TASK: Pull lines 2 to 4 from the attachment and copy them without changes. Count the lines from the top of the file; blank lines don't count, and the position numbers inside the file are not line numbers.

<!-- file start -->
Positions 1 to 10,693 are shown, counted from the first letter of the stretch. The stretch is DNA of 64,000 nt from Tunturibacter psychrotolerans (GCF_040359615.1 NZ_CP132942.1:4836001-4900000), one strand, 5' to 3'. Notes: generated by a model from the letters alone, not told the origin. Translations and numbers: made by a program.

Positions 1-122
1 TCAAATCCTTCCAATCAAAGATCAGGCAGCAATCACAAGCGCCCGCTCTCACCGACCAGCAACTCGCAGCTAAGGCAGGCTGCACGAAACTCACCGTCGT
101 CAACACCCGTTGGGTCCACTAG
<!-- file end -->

Positions 1-122
1 TCAAATCCTTCCAATCAAAGATCAGGCAGCAATCACAAGCGCCCGCTCTCACCGACCAGCAACTCGCAGCTAAGGCAGGCTGCACGAAACTCACCGTCGT
101 CAACACCCGTTGGGTCCACTAG